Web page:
The Sunday Magazine

A COVID-19 confinement chronicle: week four — Michael's essay

"This year distancing has taken on a whole new meaning. It means staying away from neighbours. It means that the traditional Seder or Easter Sunday dinner with extended family has become an occasion of danger and dread. For many it means being alone with one's thoughts."

'This is the strangest Easter of my lifetime'

Painting Easter eggs and making the most of difficult times. "Even our eggs are social distancing," says Kristen Stevenson of Newfoundland and Labrador. (Submitted by Kristen Stevenson )

What a strange, disconcerting time for the people of faith. For Jews, the first Seder of Passover was on the night of April 8. For Muslims, the sacred period of Ramadan begins on April 23. And for Christians, it is Easter Sunday, the most important date in the liturgical calendar.

And all the churches, synagogues and mosques are shuttered, closed to their worshippers.

The Pope, priests, imams and rabbis, take to the profoundly non-sacred Internet to give voice to their spiritual mission.

For Christians, Easter brings with it the gentle auguries of spring and the expectation of renewal. It marks a distancing from winter, which is a kind of death, into the months of new life.

But this year, distancing has taken on a whole new meaning. It means staying away from neighbours. It means that the traditional Seder or Easter Sunday dinner with extended family has become an occasion of danger and dread. For many it means being alone with one's thoughts.

In my family, in my growing-up years, Easter was far more important than Christmas. It was a solemn time, but also a time of joy. And of hope. Christmas was much more openly secular, more about toys and Santa than Jesus.

This is the strangest Easter of my lifetime. Staying indoors with time on my hands has led to long periods of introspection, not something I excel at.

Despite the COVID-19 crisis, the family in this Summerside home is not going to miss celebrating Easter and the arrival of the Easter Bunny. (Brian McInnis/CBC)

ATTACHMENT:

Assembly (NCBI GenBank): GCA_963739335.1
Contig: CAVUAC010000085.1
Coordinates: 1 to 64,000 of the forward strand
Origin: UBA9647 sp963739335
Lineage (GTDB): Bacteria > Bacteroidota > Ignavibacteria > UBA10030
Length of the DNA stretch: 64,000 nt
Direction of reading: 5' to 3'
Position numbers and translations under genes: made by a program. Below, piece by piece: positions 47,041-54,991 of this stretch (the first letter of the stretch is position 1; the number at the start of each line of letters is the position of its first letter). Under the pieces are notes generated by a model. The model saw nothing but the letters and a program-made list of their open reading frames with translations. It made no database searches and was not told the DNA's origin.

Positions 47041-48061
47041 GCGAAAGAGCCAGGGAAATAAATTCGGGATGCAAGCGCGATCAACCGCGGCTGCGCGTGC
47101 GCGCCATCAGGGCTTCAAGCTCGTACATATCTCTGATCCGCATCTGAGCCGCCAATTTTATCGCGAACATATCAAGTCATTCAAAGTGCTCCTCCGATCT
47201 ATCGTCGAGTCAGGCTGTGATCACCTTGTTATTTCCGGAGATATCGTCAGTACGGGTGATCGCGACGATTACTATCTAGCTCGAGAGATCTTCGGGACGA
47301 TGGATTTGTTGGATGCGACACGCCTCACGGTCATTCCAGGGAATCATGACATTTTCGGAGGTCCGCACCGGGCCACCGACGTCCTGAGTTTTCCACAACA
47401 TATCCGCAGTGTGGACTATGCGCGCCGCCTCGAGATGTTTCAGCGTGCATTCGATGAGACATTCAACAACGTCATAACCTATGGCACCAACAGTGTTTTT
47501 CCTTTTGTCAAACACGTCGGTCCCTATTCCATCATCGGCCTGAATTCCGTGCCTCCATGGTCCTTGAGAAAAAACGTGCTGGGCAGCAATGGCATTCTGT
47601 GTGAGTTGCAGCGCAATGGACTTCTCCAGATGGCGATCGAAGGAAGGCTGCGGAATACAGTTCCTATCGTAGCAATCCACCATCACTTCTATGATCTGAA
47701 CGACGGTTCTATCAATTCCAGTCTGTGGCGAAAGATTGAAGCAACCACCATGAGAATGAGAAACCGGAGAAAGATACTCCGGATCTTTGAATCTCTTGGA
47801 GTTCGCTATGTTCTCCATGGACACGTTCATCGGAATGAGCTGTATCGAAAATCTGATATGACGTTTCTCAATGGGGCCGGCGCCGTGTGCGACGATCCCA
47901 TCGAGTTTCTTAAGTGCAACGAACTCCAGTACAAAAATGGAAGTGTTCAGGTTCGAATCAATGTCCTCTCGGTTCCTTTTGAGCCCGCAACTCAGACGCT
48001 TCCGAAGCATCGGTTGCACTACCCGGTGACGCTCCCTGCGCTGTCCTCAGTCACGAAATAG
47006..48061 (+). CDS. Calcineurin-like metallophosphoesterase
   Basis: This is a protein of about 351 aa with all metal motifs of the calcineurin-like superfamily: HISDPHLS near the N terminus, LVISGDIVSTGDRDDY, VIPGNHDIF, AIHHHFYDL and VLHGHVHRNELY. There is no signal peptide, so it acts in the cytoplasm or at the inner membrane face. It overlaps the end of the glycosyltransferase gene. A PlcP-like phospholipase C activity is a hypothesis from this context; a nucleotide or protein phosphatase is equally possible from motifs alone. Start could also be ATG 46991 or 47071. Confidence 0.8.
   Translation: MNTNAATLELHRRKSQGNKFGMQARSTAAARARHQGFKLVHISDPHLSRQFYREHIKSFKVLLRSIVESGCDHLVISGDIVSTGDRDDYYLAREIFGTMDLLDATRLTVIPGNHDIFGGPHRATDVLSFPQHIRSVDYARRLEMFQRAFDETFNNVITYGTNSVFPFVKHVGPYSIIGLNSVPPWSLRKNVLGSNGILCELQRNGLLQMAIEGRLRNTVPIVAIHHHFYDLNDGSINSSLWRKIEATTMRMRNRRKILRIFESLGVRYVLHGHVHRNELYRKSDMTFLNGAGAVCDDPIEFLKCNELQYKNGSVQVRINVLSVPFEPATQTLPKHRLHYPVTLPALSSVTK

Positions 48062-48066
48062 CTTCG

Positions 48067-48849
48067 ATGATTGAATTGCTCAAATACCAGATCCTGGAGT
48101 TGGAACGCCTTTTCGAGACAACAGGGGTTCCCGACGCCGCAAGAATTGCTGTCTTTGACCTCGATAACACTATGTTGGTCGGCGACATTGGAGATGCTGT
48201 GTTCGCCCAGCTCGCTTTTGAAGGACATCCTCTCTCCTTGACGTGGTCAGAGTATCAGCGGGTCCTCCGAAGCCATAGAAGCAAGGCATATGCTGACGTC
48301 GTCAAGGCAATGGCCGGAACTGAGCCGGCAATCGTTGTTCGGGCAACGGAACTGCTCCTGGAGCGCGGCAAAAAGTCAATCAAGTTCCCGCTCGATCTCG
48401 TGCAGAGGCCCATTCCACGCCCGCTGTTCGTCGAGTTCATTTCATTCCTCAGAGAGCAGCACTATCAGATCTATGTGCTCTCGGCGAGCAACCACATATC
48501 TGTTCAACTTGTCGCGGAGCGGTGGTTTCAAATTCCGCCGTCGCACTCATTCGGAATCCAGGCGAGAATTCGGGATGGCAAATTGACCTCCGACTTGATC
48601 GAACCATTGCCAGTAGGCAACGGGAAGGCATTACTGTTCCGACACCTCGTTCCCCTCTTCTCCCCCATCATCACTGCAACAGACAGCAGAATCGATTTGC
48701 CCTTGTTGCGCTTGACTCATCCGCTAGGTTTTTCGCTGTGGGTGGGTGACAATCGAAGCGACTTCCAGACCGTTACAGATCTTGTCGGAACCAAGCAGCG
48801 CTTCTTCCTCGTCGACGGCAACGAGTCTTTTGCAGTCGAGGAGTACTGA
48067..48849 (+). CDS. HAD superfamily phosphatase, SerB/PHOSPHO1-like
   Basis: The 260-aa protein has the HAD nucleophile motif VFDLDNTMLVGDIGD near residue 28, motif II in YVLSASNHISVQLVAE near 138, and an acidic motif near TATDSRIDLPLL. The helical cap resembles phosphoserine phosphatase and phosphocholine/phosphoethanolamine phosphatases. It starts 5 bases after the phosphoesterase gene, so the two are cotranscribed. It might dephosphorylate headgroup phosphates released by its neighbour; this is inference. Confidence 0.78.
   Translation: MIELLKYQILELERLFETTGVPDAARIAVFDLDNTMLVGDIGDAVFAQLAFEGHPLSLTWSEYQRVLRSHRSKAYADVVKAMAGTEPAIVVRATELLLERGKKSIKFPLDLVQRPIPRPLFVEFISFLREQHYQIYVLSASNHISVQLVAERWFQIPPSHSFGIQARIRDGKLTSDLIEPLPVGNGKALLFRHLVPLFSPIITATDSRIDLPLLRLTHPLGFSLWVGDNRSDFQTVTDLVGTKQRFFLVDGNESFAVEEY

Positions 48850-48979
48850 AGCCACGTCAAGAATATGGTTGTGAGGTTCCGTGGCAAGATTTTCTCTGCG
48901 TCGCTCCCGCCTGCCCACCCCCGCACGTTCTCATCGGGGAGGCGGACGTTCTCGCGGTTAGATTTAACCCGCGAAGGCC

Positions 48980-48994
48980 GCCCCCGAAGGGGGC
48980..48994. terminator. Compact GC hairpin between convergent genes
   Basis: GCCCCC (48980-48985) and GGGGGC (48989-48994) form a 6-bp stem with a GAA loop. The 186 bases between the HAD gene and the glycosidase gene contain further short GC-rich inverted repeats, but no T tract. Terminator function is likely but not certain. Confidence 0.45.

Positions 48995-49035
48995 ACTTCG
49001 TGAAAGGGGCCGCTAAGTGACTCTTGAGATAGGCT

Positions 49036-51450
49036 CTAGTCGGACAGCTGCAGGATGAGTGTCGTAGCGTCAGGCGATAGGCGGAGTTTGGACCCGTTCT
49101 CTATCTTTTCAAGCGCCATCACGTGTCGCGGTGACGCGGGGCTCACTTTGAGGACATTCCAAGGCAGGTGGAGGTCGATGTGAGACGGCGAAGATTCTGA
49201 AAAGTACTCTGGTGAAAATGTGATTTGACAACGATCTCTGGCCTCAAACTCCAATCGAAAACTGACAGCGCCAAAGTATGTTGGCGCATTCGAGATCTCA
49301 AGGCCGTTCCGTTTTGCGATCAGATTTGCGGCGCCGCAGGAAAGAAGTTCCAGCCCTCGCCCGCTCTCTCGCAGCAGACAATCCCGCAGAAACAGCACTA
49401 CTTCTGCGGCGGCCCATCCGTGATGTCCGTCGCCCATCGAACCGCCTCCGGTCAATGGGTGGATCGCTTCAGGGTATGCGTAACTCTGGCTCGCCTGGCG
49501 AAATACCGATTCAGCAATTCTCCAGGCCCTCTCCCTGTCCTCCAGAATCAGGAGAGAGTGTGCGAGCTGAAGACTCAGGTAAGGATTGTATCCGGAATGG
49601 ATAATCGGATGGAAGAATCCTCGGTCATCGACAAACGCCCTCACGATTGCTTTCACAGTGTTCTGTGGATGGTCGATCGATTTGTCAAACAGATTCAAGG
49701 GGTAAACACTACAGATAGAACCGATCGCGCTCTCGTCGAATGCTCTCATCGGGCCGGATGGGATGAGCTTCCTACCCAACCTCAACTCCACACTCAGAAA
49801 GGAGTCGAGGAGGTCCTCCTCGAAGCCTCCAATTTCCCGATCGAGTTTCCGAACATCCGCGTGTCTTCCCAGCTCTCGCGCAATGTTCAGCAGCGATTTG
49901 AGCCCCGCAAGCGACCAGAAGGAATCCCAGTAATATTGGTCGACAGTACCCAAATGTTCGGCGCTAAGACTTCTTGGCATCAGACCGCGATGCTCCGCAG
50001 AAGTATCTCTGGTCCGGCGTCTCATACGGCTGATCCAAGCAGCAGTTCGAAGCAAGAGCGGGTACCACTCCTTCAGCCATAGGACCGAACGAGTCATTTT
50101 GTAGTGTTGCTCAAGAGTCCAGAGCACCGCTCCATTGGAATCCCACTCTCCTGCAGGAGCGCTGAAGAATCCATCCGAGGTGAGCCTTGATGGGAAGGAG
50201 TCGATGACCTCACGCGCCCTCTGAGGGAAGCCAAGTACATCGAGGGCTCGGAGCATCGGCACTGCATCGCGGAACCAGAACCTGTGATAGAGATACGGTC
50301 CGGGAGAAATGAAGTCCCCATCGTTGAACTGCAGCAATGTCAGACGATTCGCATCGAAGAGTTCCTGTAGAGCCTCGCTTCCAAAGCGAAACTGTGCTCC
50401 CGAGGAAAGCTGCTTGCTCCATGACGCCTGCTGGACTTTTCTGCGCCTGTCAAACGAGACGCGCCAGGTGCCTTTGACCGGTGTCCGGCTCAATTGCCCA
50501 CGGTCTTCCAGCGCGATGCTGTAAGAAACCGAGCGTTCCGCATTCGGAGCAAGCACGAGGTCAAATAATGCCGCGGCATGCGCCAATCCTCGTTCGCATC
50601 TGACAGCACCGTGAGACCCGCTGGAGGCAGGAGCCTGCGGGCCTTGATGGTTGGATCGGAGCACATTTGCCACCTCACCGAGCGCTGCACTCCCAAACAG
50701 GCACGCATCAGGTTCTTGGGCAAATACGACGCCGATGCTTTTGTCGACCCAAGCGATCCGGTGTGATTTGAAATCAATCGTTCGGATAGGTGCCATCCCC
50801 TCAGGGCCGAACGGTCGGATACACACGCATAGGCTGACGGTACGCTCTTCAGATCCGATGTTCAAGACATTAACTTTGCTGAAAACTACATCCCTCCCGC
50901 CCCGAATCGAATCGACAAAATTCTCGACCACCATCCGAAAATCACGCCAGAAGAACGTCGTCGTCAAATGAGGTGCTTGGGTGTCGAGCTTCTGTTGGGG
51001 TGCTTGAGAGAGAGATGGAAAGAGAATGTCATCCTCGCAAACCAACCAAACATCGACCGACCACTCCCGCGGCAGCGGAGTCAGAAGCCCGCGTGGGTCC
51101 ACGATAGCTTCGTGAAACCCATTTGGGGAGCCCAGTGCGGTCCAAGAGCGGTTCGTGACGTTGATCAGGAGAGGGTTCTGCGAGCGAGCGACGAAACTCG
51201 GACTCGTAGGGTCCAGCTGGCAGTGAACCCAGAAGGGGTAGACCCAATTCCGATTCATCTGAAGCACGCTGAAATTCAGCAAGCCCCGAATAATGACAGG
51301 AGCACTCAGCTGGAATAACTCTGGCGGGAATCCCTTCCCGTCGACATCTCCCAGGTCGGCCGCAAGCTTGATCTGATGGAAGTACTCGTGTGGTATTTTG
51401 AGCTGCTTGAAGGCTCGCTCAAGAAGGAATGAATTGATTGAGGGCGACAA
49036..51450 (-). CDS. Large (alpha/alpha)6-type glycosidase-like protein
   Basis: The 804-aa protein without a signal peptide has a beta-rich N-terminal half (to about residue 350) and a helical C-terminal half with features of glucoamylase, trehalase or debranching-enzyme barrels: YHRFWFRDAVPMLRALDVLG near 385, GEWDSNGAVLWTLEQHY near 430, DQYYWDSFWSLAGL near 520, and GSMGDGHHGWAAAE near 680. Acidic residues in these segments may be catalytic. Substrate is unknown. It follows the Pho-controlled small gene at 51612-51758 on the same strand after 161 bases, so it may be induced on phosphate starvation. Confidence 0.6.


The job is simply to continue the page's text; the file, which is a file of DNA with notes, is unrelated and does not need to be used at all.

Friends tell me they are reading a lot of poetry and thinking about — many for the first time — some of the ultimate questions. For people of faith, I would imagine it's perhaps a question on how a loving God would permit the escalating horrors of the pandemic.

Questions only; no answers.

Michael Higgins, is a Catholic academic and writer. He has been on this program many times discussing theological mysteries and the politics of religion.

I asked him what he made of this strangest of Easters. This is what he wrote: "Easter is about resurrection, NOT resuscitation. It is about new life NOT desiccation. In our global year of the plague, the promise of renewed hope lies on the horizon, a horizon I tell myself remains in sight — distant perhaps, but there."

Paul Stewart spent his weekend handing out more than 1,700 flowers in front of a colourful display — including a camel dressed up as the Easter bunny — outside his River Heights home in Winnipeg, Man. to cheer up his neighbours. (Travis Golby/CBC)

There's a whole lot of waving going on. Somebody in the street started the idea that each Sunday around 1 p.m. we all stand in our front yards and wave to each other. It's called The Big Wave.

At first, I thought, what a cornball idea. I am not now, nor never have been, much of a waver. Like the British poet Stevie Smith said, "I'm not waving, I'm drowning."

I now think The Big Wave is a great idea — a gift almost. We can smile at neighbours we've never met. We can laugh at and with each other. We can feel for a minute or two what "We're All In This Together" really means.

When the show is over this Easter Sunday, I'll wave.

Hear that? To quote Paul Simon, it's the sound of silence. In our cities and towns, it's what quiet sounds like. Fewer car horns, less traffic, no construction noise, no mindless music in bookstores and restaurants. The world for a moment is noiseless.

Get lost in it.

Click 'listen' above to hear the full essay.

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